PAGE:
The Prime Minister and the Secretary of State for Health have both stated that children and young people's mental health is a top priority for this administration. The Coalition Government announced £1.4billion additional funding to improve care in the five years to 2020. So, what progress has been made so far?
NHS England recently published a 'Dashboard' with key indicators of performance on mental health across the country, broken down by region and by local NHS organisations (Clinical Commissioning Groups or CCGs). The Education Policy Institute has analysed this data in our new report, The performance of the NHS in England in transforming children's mental health services, published today. Our report found that nearly three quarters of CCGs have failed to meet the NHS benchmark for improving services. The benchmark, based on questions about funding, improvement plans and workforce, was a score of 83.3%. Over a third of local NHS organisations scored under 50%.
The Dashboard also measures progress on improving crisis care, such as the response to a young person arriving at an A&E department after a suicide attempt. Across England, less than a third of CCGs had a fully funded plan to improve crisis care. One in ten had no agreed plan or funding to improve crisis care. The Midlands and East of England region was the highest performing, with 4 in 10 fully compliant. This compared to only one in five for the North of England, the worst performing region on crisis care.
Another problem that has been identified is children under 18 being treated on adult wards. It is Government policy that this should not happen, and yet the Dashboard demonstrates that this is still a problem, particularly in the North of England. In total, 2,654 nights were spent by a child under 18 on an adult ward between July and September 2016. This represents an increase of over a third in just three months. The problem of children being treated on adult wards is particularly prevalent in the North of England. This region accounts for 45 of the 90 young people under 18 staying on adult wards with a total of 1,235 nights spent by children on adult wards. This compares to a total of 10 young people and a total of 150 nights in London. This could indicate problems with the spread of inpatient service provision across the country.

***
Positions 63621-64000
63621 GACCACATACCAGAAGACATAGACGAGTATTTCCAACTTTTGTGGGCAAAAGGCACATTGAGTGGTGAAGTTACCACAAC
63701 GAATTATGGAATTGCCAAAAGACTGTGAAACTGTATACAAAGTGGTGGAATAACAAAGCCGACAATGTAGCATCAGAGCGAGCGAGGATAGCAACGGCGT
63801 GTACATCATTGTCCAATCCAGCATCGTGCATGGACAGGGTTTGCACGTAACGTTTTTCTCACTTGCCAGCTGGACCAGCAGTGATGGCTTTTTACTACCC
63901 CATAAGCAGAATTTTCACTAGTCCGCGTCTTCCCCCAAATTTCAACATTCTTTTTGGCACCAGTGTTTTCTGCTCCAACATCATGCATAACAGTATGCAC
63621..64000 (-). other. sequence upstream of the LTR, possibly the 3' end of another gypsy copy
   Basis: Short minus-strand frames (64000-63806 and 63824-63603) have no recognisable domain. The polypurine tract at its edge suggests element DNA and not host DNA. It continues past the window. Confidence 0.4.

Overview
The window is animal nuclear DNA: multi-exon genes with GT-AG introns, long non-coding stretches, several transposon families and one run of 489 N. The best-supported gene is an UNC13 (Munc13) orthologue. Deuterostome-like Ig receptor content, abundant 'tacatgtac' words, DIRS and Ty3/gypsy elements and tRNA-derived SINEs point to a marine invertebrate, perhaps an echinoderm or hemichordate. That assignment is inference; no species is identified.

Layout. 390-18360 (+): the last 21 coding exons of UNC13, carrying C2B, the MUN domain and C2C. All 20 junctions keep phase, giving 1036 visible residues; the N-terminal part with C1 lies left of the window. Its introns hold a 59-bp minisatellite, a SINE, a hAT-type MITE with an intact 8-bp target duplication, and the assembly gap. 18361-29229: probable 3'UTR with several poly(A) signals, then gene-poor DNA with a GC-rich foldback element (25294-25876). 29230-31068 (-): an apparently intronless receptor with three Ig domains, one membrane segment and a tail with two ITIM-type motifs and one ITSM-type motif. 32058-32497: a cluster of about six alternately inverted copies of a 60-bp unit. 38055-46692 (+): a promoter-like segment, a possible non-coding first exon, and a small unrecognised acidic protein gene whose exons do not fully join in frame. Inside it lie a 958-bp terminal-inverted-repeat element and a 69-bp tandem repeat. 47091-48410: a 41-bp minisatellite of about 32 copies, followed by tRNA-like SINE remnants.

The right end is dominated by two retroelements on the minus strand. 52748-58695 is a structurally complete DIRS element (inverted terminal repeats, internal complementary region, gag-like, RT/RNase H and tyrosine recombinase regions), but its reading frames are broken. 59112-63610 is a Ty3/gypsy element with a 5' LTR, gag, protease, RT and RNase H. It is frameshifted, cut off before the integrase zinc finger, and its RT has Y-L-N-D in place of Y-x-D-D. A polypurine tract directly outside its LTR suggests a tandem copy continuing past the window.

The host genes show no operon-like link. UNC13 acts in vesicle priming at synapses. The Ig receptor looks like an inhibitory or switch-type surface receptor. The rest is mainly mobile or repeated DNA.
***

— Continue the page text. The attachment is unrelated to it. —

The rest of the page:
Lastly, the Dashboard highlights a postcode lottery in funding for mental health. Our analysis found wide variation in planned spending per head on children and young people's mental health services. CCGs in the top quarter spend over £52 per capita, those in the bottom quarter spend £23 or less per head.
What does all this mean for the NHS? Firstly this is a step forward in improving transparency in a system which has for too long allowed unacceptable variation due to a lack of clear data on what is going on. Even more importantly, it demonstrates just how far there is to go until there is true equality for mental health in the NHS. The Government has pledged additional investment. For that to make a difference there needs to be a sustained focus on ensuring that funding reaches the frontline and is accompanied by clear plans to improve services at every level of the NHS and in every area.
Emily Frith is the director of mental health at the Education Policy Institute